Tuesday, May 22, 2012

What You Want, What You Need

You can't always get what you want 
But if you try sometimes 
well you might find
You get what you need


Mick and Keith wrote that, and it makes for a decent zen-life approach, all things considered.

What I've wanted for years—hey, I've been wearing prescription glasses since the seventh grade—is a pair of rimless glasses. For years I've settled for the John Denver-like round, wire-frame specs because that design was the closest to the rimless glasses, which were quite expensive until recently.

We have Sarah Palin to thank, I think, for that trickle-down effect. She was a big hit when she danced around McCain in her Kazuo Kawasaki Eyeglasses-704, which still retail for around $400-$500.

Mine weren't that much, but they cost enough. The thing is, now that I have them, I don't like them. Their sturdy enough, despite the fact they're held together by a single-bar nose piece and the two ear pieces. But they are exceptionally hard to keep clean. I can't understand why. Yes, the glasses have the Transition lenses that darken in sunlight, but I have had that type of lens previously. I have even gone so far as to use the lint-less cloth and cleaning solution the industry recommends, but I still end up with smears.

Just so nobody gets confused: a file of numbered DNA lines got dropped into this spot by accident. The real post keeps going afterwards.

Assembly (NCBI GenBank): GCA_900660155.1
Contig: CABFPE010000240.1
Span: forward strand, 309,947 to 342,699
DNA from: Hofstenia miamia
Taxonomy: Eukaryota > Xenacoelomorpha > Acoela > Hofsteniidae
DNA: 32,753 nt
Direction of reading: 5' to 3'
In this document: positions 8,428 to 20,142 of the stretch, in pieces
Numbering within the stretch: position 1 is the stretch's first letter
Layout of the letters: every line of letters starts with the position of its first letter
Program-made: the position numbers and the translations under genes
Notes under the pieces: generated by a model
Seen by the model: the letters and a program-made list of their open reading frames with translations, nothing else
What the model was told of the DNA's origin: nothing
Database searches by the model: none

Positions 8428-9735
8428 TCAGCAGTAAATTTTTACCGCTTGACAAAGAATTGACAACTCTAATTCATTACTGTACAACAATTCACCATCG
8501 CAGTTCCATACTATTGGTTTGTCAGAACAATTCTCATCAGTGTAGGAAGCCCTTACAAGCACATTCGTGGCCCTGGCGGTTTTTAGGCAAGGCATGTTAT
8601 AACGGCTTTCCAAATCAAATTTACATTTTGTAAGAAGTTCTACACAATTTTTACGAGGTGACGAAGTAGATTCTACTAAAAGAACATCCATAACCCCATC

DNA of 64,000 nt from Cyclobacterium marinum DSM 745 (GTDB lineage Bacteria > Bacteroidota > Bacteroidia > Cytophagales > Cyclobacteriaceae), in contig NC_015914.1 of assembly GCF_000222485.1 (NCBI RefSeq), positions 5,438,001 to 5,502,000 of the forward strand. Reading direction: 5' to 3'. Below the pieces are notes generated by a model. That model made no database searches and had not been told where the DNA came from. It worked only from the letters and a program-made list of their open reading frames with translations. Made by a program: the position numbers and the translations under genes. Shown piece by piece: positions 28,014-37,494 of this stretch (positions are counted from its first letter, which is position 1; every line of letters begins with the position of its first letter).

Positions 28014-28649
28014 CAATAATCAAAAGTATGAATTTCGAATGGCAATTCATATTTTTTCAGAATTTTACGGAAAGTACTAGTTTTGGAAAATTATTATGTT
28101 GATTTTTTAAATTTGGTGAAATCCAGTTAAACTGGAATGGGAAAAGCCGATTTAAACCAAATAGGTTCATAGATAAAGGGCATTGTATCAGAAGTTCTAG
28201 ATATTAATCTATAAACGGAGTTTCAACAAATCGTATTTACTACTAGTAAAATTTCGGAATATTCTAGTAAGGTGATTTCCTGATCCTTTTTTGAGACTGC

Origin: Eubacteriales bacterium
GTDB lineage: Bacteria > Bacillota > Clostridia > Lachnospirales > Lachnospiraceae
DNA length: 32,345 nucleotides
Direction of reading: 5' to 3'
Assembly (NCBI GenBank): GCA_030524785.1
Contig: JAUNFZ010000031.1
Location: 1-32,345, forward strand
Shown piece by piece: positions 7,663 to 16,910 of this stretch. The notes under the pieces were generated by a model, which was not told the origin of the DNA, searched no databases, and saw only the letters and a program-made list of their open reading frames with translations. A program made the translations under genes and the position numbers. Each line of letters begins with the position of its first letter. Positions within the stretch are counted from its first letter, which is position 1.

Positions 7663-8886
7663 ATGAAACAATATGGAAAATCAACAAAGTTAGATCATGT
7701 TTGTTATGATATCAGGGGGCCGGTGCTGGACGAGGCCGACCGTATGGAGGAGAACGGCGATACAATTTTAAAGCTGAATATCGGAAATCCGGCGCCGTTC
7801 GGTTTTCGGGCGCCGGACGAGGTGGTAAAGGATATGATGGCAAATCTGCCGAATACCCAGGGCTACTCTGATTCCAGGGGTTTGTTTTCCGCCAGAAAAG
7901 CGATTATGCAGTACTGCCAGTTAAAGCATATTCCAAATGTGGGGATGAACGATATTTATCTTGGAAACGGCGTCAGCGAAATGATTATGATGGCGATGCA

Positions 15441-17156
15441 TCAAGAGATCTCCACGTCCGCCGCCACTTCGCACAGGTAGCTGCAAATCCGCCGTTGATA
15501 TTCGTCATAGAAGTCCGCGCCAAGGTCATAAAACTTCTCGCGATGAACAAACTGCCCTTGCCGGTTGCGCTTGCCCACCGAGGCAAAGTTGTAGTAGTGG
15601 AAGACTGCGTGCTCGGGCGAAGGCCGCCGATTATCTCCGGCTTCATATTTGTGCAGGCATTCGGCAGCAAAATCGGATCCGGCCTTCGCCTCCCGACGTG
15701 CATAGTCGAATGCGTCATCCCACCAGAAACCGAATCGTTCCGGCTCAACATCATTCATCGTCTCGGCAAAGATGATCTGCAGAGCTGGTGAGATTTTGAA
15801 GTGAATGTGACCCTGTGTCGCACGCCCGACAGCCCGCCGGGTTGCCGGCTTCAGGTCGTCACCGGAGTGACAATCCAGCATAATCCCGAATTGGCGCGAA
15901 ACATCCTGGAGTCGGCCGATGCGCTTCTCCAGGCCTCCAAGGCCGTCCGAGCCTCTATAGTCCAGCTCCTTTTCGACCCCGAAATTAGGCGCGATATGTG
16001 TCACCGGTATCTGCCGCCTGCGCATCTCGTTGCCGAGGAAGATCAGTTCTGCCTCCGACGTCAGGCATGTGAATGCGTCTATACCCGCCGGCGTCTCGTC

Recently, I scrubbed them with the cleaning solution, rinsed them thoroughly in water, and left them in the sun on the deck. I don't know if that did the trick, however. Daisy the Boxer grabbed them while I was in the house and bit a dime-size hole in one lens.

No, the new lens isn't any easier to clean.

I wonder how many things I have always wanted—we're talking denial here because of financial constraints instead of free choice—would turn out to be less than expected. I suppose the first question is "Why should I want certain things?" A Mont Blanc cannot communicate any better than a Bic. A Timex is as accurate as a Rolex. Luckily, I want neither of those items, but I know there is something out there that I do want—a home theater system, a van that squats rather than one with a wheelchair lift, a house with an ocean view—that might disappoint me after acquisition.

That's odd to think. I am generally an optimist, or at least I am an optimistic realist. To believe that I will be disappointed seems as if I am creating an energy vacuum that will draw disappointment to me.

Granted, unless I win the lottery, I am in no danger of of buying all those high-ticket items I think I want. I'd probably die in the bathroom, drug-addled and bloated by fried peanut butter, bacon, and banana sandwiches.

And it is a matter of want, isn't it? We need only food and shelter, although most of us live better with the support of friends and a few other material amenities.

The thing is, too much want can kill. When every whim can be fulfilled, appetite often overwhelms will.

A wise man once said something like, "Never own more than you can pack in a car."

Good enough advice, unless you desert Jagger and Richards and rely on Janis Joplin, "Oh, Lord, won't you buy me a Mercedes Benz."

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